Tyrian moneyers were extremely consistent. Even when production shifted from the city of Tyre in CY 108 (18 BCE) to Jerusalem, the dating system did not change. This shift in production was around the same time the KP monogram first appeared. It may be presumptuous to claim a link between the shifting production and the use of the KP monogram, but it is suggestive.
While the overall design did not change over the years, the move from Tyre to Jerusalem is the one main delineation. Shekels struck until CY 108 are of the “high style” and those struck after are of the “new style”. This was despite the consistently variable quality of the engraving. For example, below are two shekels belonging to the “high style” and one to the “new style”; one is quite attractive while the others are not. Importantly, this variability seems to only apply to the obverse design, with the reverses being highly consistent across the years and styles.
Currently, in poor condition non-“lifetime” shekels cost between $400 and $600 and those in good condition between $1,000 and $1,500. Due to the biblical connections, “lifetime” issues can cost $2,000 or more.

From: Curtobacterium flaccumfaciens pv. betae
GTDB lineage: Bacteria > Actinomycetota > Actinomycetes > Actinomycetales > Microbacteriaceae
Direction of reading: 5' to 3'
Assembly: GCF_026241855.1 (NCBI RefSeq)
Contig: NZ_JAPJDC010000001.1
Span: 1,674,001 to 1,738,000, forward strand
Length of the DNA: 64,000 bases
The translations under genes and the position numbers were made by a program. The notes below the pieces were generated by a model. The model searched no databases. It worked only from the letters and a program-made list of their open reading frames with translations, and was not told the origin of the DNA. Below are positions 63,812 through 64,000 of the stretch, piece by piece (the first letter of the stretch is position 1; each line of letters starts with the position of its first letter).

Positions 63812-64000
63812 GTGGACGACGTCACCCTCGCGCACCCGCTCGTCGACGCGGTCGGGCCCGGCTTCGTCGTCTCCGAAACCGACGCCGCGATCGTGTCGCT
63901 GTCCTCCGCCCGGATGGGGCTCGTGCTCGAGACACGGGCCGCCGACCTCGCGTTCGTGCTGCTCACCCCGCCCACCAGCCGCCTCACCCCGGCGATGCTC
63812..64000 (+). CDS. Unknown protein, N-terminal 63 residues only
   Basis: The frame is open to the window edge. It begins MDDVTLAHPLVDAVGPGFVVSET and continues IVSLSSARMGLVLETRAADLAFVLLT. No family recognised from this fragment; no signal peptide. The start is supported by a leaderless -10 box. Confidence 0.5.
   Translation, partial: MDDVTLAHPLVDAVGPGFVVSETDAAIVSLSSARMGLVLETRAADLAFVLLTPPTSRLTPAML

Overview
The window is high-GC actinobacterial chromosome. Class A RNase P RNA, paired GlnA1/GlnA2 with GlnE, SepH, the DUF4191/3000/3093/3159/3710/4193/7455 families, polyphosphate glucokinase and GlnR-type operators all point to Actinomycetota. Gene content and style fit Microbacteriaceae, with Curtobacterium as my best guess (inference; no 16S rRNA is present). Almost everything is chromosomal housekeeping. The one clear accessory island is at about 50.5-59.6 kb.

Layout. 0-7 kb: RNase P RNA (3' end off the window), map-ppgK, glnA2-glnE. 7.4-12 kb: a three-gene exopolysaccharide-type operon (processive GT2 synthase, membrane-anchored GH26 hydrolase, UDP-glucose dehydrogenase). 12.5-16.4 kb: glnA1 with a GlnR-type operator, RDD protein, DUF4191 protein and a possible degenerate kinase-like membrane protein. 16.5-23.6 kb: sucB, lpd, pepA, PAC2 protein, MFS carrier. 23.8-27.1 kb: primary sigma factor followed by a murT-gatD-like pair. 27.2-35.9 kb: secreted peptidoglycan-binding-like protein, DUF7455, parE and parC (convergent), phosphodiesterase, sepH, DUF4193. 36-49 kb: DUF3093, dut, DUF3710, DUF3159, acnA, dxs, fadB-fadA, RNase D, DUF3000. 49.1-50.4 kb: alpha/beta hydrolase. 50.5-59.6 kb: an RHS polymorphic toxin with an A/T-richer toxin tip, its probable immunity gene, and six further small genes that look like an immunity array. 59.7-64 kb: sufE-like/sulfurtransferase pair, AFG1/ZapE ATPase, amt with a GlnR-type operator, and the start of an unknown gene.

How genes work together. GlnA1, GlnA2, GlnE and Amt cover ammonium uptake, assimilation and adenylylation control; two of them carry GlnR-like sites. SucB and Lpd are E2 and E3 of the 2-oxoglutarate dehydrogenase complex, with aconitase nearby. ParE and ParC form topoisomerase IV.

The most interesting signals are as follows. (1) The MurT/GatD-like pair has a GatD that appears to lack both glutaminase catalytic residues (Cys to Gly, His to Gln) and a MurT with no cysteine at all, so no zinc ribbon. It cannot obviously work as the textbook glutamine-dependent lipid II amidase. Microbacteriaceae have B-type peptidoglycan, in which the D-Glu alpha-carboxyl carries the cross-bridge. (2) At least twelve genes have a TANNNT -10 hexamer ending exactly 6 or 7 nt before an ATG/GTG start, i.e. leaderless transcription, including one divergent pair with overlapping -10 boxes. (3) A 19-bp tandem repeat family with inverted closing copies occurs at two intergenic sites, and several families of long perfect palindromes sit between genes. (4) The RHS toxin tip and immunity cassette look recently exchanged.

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About the Author
Tyler Rossi is currently a graduate student at Brandeis University’s Heller School of Social Policy and Management and studies Sustainable International Development and Conflict Resolution. Before graduating from American University in Washington D.C., he worked for Save the Children creating and running international development projects. Recently, Tyler returned to the US from living abroad in the Republic of North Macedonia, where he served as a Peace Corps volunteer for three years. Tyler is an avid numismatist and for over a decade has cultivated a deep interest in pre-modern and ancient coinage from around the world. He is a member of the American Numismatic Association (ANA).